Search results for "Mitchell J. Silver"
Dear Mr. President,
Over 250 architects sign open letter to Donald Trump
- We invest in a clean and competitive U.S. economy that is powered by renewable energy through cost-effective and innovative solutions. This creates jobs and lowers the costs of living and doing business.
- We stand up to the influence of special interest money in politics to create a truly level playing field. Subsidies for renewable energy technologies should be equal to the many hidden and costly subsidies that support fossil fuels and nuclear energy. Alternatively, all subsidies across all energy sources should be removed in their entirety.
- We re-affirm America’s commitment to addressing climate change through the continued participation in the historic Paris Climate Agreement.
Exploring Green Spaces
Parks Without Borders discussion series in NYC will explore innovative ideas for parks and public space
The River Delivers
$40 million expansion of Bronx River Greenway breaks ground
Community Parks Initiative
Nine more NYC parks slated to be fully rebuilt
Art in the Park
NYC Parks to join $200K public art partnership with UNIQLO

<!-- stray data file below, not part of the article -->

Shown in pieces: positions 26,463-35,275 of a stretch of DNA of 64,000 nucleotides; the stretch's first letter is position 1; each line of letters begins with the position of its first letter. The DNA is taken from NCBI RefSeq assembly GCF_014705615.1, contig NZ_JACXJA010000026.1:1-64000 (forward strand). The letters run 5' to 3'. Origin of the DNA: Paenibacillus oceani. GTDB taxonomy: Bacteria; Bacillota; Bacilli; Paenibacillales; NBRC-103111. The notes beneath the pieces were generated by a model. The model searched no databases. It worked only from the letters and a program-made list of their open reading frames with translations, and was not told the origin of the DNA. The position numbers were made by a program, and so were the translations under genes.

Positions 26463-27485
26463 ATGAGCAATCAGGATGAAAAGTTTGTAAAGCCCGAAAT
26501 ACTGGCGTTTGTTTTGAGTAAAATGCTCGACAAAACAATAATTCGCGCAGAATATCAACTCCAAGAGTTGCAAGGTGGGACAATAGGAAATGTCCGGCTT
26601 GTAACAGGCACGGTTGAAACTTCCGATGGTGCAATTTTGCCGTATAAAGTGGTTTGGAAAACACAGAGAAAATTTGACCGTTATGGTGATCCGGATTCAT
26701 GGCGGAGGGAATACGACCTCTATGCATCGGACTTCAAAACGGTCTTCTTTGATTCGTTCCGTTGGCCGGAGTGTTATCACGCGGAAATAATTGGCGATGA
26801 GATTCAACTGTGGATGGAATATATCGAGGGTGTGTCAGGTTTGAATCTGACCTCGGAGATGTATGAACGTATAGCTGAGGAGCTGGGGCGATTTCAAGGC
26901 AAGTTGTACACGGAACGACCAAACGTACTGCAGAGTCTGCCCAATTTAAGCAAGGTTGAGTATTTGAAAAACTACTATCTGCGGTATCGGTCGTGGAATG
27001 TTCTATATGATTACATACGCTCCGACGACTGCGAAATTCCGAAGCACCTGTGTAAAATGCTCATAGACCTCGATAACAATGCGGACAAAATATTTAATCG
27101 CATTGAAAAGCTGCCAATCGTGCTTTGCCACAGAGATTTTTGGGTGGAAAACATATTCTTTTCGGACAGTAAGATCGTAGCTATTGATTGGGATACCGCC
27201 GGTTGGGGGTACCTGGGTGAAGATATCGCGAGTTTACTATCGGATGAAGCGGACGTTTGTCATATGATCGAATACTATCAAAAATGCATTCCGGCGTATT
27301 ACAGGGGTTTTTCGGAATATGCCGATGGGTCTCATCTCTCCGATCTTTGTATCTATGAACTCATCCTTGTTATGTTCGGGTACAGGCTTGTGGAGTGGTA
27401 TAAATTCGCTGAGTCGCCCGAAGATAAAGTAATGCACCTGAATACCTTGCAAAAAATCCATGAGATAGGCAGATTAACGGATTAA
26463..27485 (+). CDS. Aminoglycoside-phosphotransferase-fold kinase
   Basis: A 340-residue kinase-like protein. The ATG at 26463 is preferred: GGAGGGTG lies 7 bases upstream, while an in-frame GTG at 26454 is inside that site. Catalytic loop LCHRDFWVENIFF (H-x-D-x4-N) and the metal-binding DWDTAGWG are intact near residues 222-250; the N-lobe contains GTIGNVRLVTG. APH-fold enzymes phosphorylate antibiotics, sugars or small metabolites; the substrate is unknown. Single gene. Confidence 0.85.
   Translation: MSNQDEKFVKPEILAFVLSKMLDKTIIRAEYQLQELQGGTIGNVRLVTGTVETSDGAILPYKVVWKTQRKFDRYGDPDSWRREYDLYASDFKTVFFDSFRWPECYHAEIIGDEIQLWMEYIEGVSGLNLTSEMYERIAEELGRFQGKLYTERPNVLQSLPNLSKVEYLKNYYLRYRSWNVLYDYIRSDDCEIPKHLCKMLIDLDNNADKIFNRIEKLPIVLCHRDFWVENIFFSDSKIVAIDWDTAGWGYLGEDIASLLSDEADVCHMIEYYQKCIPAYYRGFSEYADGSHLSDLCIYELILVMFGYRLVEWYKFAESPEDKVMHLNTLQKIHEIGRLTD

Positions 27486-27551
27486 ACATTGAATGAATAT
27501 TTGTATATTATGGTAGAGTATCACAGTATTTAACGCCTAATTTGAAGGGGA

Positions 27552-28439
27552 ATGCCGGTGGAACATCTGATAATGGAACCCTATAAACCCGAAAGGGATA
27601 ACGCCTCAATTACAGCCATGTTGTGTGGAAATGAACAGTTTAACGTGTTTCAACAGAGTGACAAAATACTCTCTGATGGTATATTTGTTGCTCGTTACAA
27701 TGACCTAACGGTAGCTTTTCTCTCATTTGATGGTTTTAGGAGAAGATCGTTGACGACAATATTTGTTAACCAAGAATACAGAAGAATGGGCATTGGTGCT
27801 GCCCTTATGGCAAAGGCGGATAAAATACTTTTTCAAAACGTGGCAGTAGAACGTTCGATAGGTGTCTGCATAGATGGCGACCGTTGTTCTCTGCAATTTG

The redesigned McCarren Park Skatepark in Williamsburg, Brooklyn, opened June 21, just in time for the official annual holiday known as Go Skateboarding Day. The skatepark was originally constructed behind the massive McCarren Park Pool, which itself reopened in 2012 after a $50 million renovation. The pool was one of 11 built in the summer of 1936 by Works Progress Administration laborers under Mayor Fiorello La Guardia and Robert Moses.
The skatepark was designed and constructed within its original footprint by California Skateparks. The company is responsible for many of the city’s most popular skating venues, including the ones at Pier 62, in Tribeca, and underneath the Manhattan Bridge on the Lower East Side.
The redesign adds poured concrete ramps and quarter pipes, and also replaces the existing rails and benches. A key to a successful skatepark design is the ability for skaters to naturally create a “line” between objects for a succession of tricks. The designers collaborated with both professional skateboarders and members of the community, who have been using the park since its initial opening in 2009.